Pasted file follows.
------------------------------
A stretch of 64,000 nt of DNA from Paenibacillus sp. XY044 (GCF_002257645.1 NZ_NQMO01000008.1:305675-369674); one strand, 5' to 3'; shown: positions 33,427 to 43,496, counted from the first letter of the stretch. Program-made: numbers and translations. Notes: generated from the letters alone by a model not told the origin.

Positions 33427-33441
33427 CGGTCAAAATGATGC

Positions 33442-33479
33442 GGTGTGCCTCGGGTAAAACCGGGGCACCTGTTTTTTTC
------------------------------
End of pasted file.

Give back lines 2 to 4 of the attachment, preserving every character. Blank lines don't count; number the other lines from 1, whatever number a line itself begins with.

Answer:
Positions 33427-33441
33427 CGGTCAAAATGATGC

Positions 33442-33479